A story of confidentiality

Here is an example of one case study in Problems and Cases in Health Information Management, written by Susan Pritchard Bailey, MBA, RHIA, a consultant with Bailey & Associ-ates in Lenox, MA. Bailey calls "The Patient’s Story" case the "soap opera of HIM." This case addresses the threat of inappropriate release of information even when the information is being used appropriately.

In "The Patient’s Story," Jane Doe is a 20-year-old woman who has been married to her high school sweetheart for one year. One day she visits her gynecologist in her small city for her annual checkup. She has been seeing this physician since she was 16. During the post-examination interview, Doe confides that she has been having trouble in her marriage. She also confides that an uncle abused her when she was a little girl. This is the first time she has told anyone of the abuse.

The gynecologist, George Smith, suggests Doe see a woman psychologist to whom the doctor has made successful referrals in the past. At Doe’s request, Smith agrees to set up an appointment with the psychologist, Dorothy Jones. That afternoon, Smith asks his secretary to set up the appointment with Jones’ secretary, giving sexual anxiety as the diagnosis, and promising a follow-up letter introducing Jane Doe and her problem. After Smith dictates the letter, it is transcribed and a signed copy is placed in Doe’s medical record.

Before her appointment with Jones, Doe then fills out several forms and signs a "general consent" form. To keep her problem confidential, Doe chooses to pay for her sessions herself.

Back at Smith’s office, however, the coder sees the letter to Jones and her reply to Smith and assigns codes related to situational anxiety instead of those relating to a routine office visit. The bill is mailed to the HMO, which kicks it out of the system because of the "mental illness" diagnosis.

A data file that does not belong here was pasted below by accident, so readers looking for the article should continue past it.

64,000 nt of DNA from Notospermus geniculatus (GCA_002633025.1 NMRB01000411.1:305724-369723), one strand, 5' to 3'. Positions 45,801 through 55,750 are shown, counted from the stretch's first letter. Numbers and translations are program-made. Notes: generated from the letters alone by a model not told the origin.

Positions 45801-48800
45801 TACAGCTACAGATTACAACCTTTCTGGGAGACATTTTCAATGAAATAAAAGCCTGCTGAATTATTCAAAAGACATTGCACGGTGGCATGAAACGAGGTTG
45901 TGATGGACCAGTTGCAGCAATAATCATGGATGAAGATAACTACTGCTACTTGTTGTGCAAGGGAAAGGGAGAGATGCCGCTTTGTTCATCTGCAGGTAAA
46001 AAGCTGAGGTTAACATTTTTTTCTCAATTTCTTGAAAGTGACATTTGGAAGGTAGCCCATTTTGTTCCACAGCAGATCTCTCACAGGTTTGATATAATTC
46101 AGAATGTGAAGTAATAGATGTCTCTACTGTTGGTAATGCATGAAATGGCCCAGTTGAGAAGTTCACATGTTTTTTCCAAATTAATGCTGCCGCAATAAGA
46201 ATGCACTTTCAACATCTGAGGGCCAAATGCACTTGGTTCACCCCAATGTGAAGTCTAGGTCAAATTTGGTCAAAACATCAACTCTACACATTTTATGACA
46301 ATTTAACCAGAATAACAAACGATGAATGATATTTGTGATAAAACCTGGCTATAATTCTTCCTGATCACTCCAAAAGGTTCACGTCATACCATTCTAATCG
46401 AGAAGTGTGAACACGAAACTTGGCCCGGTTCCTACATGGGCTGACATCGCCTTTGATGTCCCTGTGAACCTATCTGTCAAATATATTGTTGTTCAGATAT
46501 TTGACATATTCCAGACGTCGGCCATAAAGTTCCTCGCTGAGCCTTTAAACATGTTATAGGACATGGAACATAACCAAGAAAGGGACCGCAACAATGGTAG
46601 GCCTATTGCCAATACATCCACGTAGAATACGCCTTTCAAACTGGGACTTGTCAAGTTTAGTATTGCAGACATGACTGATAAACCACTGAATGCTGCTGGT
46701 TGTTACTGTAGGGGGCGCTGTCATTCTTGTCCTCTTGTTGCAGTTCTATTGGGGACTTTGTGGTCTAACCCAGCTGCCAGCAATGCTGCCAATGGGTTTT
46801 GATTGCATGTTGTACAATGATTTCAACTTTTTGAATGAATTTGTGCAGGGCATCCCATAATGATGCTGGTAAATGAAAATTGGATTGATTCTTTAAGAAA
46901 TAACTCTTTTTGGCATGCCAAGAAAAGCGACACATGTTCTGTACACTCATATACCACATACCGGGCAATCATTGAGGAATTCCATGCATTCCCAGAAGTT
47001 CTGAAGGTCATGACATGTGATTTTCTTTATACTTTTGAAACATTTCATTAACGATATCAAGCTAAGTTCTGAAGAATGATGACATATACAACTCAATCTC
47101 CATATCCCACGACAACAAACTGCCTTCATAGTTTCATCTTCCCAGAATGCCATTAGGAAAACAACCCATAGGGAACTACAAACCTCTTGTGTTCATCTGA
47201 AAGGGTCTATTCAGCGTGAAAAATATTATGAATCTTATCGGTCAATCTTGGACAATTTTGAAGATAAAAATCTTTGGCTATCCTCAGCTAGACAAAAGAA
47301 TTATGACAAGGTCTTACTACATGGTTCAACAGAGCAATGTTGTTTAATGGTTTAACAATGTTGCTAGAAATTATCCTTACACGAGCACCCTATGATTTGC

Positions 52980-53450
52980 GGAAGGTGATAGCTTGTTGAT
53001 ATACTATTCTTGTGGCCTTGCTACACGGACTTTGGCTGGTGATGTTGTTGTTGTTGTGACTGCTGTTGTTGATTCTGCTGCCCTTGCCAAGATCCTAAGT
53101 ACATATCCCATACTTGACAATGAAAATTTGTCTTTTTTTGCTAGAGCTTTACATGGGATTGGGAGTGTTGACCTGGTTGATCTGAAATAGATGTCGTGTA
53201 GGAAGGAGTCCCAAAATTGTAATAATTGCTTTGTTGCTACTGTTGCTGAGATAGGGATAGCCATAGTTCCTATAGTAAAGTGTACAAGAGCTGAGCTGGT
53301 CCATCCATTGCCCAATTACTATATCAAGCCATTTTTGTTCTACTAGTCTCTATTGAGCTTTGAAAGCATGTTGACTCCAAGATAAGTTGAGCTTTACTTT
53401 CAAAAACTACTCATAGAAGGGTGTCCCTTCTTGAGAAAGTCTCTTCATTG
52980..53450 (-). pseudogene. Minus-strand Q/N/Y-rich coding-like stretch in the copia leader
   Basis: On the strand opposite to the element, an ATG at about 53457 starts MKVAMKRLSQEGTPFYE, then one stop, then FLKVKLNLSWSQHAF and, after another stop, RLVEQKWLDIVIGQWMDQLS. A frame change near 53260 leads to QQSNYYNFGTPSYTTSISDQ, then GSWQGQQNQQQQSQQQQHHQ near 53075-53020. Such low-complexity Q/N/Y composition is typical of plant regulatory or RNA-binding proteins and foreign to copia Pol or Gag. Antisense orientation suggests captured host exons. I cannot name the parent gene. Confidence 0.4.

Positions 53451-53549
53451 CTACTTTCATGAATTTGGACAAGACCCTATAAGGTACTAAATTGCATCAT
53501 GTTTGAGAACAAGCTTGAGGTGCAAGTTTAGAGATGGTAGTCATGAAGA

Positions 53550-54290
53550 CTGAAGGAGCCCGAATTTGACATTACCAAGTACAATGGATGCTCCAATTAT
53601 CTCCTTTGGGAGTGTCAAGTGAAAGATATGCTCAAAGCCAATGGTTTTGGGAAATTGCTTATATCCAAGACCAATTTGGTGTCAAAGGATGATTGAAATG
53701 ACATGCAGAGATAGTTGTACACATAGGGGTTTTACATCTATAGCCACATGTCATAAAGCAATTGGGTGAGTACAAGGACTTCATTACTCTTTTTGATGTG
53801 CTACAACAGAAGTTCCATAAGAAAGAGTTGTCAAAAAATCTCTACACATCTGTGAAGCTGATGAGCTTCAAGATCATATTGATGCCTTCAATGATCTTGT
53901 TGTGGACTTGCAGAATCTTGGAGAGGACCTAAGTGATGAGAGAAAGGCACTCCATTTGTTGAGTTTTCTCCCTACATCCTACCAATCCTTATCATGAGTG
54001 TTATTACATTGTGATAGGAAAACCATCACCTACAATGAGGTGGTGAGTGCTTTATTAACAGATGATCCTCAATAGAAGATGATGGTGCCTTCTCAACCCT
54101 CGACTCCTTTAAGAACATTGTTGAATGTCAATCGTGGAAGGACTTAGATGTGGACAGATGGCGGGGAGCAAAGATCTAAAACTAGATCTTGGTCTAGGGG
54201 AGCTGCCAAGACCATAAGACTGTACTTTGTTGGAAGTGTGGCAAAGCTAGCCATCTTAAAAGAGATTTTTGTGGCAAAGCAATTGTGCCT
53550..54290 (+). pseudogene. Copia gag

The scenario continues until Doe’s husband opens a bill asking for payment for Smith’s office visit. He demands to know about her "mental illness."

After reading this case, instructors can then discuss ways that the risks of disclosure through appropriate access could have been reduced.

"The cases do not pretend to be perfect academic exercises," Bailey says. "They have flaws, omissions, tricks, and red herrings — just like real life.

"Students are forced, as in actual practice, to make decisions and solve problems in an environment of imperfect information," Bailey continues.

"This produces a challenge to the instructor, as well. The instructor must help the student accept and understand the frustration of having to work with inadequate or insufficient information. Sometimes some quick thinking and the inventing of additional information’ is required to keep discussions moving. Every time the cases are used, the results will be different. This keeps the process fresh and interesting," she adds.

[For more information about the book, Problems and Cases in Health Information Management, contact the Lenox Publishing Company at (888) 261-9648. Or visit the Web site at www.lenoxpublishing. com.]